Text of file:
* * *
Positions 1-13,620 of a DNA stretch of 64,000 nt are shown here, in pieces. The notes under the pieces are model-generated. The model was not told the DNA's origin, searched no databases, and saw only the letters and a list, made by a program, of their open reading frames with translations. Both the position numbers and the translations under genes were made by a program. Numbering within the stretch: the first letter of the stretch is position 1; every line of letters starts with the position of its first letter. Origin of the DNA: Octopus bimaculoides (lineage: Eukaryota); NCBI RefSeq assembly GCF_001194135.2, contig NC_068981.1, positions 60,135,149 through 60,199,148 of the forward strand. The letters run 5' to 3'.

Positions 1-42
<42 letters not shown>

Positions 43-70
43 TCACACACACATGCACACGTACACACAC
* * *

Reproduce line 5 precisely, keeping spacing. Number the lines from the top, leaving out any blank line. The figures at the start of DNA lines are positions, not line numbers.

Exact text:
43 TCACACACACATGCACACGTACACACAC